Who was there: Kinect Publishing head Jorg Neumann, Terminal Reality developer Seth Hawkins, LucasArts lead producer Greg Derrick, and USA Today's Mike Snider moderating.
What they talked about: At a pre-E3 2010 event in California last year, Microsoft gave Project Natal its official name: Kinect. Also at the event, the company showed a teaser trailer for Kinect Star Wars, a new motion-controlled title based on George Lucas' enduringly popular science fiction franchise.
The panel kicked off not with developer commentary, but rather with a new trailer for the game that showed two-player gameplay, boss battles, familiar characters C-3PO, R2-D2, Anakin Skywalker, and more. Additionally, podracing was shown in the trailer, confirming that the game mode will appear in the title when it ships later this year.
Derrick said work on the game started in 2009. He said Project Natal was an "abstract" technology and that Star Wars games had "classically avoided motion control."
Derrick also noted that the development team wanted players to not only use a lightsaber, but also to experience what it felt like to use the Force. He said when he saw a demo of a character using the Force to knock over a bunch of droids, he said "OK we're in."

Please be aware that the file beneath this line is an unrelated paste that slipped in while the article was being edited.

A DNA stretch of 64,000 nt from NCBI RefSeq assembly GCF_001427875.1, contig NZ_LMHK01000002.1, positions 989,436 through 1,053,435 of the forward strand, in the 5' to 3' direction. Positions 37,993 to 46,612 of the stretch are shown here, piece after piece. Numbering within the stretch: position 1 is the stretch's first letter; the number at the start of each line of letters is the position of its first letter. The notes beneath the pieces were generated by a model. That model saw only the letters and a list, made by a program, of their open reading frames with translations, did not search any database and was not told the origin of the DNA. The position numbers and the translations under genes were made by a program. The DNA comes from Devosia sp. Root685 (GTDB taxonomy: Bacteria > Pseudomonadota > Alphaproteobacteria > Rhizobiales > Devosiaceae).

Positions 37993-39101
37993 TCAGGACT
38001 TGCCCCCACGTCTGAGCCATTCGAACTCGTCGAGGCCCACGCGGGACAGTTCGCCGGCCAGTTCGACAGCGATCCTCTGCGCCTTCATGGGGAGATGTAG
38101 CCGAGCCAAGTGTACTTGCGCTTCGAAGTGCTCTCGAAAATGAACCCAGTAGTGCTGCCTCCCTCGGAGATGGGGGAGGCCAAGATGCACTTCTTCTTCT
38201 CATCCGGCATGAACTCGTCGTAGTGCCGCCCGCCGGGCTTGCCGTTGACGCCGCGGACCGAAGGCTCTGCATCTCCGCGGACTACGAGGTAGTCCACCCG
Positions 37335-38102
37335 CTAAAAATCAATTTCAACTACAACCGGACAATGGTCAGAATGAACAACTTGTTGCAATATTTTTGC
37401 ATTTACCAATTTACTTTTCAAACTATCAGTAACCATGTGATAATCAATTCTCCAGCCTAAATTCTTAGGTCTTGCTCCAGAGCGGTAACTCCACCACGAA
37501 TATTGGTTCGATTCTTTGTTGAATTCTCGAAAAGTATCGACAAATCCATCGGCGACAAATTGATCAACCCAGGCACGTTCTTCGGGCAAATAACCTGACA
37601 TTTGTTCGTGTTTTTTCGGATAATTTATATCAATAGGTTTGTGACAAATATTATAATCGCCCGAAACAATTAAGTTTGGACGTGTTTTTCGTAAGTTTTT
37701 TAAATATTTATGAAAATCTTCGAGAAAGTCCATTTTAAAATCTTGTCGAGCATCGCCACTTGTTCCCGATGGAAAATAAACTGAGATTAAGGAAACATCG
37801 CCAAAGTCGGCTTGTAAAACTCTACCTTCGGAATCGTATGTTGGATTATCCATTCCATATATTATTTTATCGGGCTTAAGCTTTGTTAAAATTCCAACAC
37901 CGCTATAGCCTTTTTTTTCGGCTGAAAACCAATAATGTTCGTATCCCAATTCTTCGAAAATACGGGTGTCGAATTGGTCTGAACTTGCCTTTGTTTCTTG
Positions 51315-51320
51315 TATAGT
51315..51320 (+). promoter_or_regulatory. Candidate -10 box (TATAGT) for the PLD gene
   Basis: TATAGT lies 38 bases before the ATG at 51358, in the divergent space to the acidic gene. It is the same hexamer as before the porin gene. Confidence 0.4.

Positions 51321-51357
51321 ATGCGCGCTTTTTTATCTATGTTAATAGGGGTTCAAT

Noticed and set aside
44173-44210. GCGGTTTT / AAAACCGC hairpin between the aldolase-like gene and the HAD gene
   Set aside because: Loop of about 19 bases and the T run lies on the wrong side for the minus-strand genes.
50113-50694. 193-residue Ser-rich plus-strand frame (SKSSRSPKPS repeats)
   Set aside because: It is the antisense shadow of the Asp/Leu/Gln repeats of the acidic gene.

As for where Kinect Star Wars is set in the overall Star Wars storyline, Neumann said the game takes place a year after the Phantom Menace fiction. Instead of controlling one of the series' protagonists, gamers will start as a Padowan and will work through a string of adventures to become a Jedi. Neumann said gamers will travel to many planets on what he called a "whirlwind adventure."
As for who the game is being marketed to, Derrick explained that Kinect Star Wars is for "families and kids." He also said that the game "needs to be accessible and light. And we didn't want to go too stylistic like Clone Wars. [We] wanted to push the power of Xbox, but still be familiar."
Neumann described Kinect Star Wars as a way to tap into the demographic of people who might not be inclined to play games.
"There are 100 million Star Wars fans, but not all of them play [video games]." Neumann elaborated, saying Kinect Star Wars is the answer to this problem and that playing games can be "too hard." He also explained that Kinect Star Wars is "not at all a dark game." Continuing the theme of accessibility, Derrick explained that Kinect Star Wars allows for jump-in/jump-out gameplay in both the adventure mode and in podracing.
Terminal Reality's Hawkins said that while the game may be accessible, it will also offer a "deep" Star Wars experience.
"Early on, we imagined what the experience would be and wanted to capture that experience," he said. Hawkins elaborated, saying, "It was fun to wield a lightsaber, but [Terminal Reality] wanted to go deeper."
Though Kinect Star Wars does not require a controller, Derrick said he anticipates gamers using their own lightsaber peripherals to play the game.
"You can absolutely use a peripheral; we expect people to. Just be careful not to destroy your television," he said, gathering a rise from the audience.